Excuse me, do you speak English?

Expats learning languageEnglish is the most widely spoken language in the world with 360 million native speakers and around 375 million secondary speakers. So if you have a good command of English you’re probably not too worried about being able to communicate when you move abroad.

However, it doesn’t pay to slip into the common assumption of, “If I speak English everyone will understand me”. If you are moving to a country where English isn’t the native language, daily communication can be difficult, if not impossible, without some knowledge of the local vernacular. So where should you be able to survive by speaking English, and where should you be prepared for confused looks?

Foreign language phobic

The EF English Proficiency Index has ranked countries according to their English proficiency, from very high all the way down to low or very low. The report is based on a survey of 1.7 million adults across 57 countries.

If you are moving to Northern Europe then you’re in luck, as Sweden, Denmark, Norway, Finland and the Netherlands all have very high levels of English proficiency. Other popular European expat destinations didn’t fare as well, with Spain, Portugal, France, and Italy falling in the moderate English level category.

Belgium, Austria, Hungary and Germany also placed highly on the list. The highest scoring Asian country is Singapore, in 12th place with a high English proficiency.

BRIC countries

The developing nations of Brazil, Russia, India and China are fast emerging as attractive destinations for international companies and professional expats. One of India’s national languages is English, making its position at number 14 (moderate proficiency), the highest ranking of the BRIC countries, unsurprising. Brazil comes in last at 46th, falling in the very low category. China comes in next lowest at 36 and Russia in 29th (both low proficiency).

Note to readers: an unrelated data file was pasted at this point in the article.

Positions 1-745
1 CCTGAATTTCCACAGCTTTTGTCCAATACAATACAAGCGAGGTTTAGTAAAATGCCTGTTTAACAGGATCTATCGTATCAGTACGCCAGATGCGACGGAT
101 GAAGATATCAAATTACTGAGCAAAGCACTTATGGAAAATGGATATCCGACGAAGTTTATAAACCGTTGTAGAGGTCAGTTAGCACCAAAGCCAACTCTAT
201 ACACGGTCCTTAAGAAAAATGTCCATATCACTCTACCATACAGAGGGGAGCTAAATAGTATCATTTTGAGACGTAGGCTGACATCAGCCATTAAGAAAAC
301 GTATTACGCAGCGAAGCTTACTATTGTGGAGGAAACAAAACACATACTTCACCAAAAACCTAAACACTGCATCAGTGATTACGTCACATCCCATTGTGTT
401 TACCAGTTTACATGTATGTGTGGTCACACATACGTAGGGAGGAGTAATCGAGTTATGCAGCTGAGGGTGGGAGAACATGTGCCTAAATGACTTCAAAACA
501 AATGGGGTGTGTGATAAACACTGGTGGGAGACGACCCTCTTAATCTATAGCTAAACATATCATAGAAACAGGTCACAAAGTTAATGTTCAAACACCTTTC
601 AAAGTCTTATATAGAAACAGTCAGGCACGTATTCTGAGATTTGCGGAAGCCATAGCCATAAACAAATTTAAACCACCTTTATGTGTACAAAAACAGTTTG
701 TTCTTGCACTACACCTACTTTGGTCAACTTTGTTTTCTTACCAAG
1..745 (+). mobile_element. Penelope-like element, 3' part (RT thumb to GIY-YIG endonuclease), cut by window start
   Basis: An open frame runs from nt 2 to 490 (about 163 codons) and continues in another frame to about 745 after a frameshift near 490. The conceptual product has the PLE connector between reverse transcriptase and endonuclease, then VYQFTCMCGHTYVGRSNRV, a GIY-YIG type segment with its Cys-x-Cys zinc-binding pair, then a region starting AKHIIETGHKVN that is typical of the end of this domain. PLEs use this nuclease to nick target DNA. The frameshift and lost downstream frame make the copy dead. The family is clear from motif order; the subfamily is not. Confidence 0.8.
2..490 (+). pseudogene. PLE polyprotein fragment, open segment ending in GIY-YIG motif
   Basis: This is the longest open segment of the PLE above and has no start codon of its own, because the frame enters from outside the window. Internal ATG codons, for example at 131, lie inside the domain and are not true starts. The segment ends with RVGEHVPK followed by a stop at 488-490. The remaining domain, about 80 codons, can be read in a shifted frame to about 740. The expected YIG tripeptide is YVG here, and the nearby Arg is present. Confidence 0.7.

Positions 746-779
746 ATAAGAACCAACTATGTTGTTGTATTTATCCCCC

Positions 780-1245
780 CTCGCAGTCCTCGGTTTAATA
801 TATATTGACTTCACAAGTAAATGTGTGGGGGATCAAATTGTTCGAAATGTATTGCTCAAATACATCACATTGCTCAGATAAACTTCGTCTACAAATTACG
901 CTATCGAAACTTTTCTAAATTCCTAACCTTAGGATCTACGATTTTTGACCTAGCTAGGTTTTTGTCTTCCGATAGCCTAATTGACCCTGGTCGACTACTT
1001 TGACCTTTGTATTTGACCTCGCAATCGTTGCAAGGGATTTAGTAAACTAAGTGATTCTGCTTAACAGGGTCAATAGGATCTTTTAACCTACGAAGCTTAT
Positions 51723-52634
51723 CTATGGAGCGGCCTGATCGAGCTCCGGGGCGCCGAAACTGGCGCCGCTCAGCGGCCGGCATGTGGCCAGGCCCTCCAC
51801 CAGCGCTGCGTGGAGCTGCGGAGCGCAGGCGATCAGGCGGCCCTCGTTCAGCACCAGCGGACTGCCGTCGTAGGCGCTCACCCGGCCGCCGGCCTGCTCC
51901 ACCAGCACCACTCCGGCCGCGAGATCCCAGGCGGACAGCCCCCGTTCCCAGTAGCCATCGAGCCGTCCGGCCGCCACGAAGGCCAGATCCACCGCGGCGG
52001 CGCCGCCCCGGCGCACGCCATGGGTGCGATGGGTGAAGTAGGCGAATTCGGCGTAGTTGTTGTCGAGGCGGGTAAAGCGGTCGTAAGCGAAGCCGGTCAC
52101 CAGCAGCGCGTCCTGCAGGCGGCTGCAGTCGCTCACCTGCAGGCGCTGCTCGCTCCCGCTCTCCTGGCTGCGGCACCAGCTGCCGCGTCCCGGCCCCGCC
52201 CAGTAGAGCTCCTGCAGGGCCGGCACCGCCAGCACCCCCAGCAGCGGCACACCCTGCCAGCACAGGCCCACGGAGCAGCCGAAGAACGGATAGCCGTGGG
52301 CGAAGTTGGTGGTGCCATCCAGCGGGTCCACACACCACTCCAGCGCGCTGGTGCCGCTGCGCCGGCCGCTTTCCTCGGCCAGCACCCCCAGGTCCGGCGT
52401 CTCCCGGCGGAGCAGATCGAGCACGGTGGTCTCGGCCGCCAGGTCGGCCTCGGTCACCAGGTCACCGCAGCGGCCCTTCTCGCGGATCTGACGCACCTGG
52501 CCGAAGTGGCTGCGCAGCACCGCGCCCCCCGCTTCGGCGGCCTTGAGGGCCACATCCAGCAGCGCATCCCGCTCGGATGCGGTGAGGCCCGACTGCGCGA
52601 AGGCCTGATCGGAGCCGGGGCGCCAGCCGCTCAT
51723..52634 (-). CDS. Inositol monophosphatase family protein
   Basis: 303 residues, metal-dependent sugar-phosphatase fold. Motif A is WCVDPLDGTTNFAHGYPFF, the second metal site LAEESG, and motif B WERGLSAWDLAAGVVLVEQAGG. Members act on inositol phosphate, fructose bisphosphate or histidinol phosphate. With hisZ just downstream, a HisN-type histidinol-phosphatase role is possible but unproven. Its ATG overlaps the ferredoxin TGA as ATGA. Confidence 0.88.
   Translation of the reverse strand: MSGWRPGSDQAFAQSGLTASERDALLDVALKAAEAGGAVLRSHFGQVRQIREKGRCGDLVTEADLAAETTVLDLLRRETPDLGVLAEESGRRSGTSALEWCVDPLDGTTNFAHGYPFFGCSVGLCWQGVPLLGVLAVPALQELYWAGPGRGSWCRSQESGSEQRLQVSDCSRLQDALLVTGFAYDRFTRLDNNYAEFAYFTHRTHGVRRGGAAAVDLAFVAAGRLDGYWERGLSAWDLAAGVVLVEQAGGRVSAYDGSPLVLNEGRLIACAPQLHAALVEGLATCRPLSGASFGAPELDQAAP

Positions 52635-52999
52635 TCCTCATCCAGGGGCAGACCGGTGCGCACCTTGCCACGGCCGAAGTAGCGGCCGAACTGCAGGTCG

EF’s research suggests English skills are strongly linked to how much a country’s exports contribute to its economy. This bodes well for India and Russia in the future. In fact, all of the BRIC countries are huge markets for English teaching, attracting many English speakers as TEFL teachers. It could also be partly connected to the economic problems seen in countries such as Spain, Italy and Portugal.

When English just isn’t enough

While English will likely help you get by in many countries, particularly in touristy areas, there are some countries where you can’t put-off learning the local language. At the bottom of the rankings were Colombia, Panama, Saudi Arabia, Thailand and Libya (50-54 respectively).

Many people have a basic level of Spanish to help them get by in Colombia and Panama. However, the Arabic and Thai languages are daunting to learn simply due to their illegibility for most English speakers.

During even the first few months of living abroad, your immersion in the local language will see you absorb a surprising amount of vocabulary and basic grammar. Once you have settled in you can make a conscious effort to learn more, if you need to!

If you need some inspiration to start learning, Nelson Mandela once said, “If you talk to a man in a language he understands, that goes to his head.  If you talk to him in his language, that goes to his heart.”

You may also like...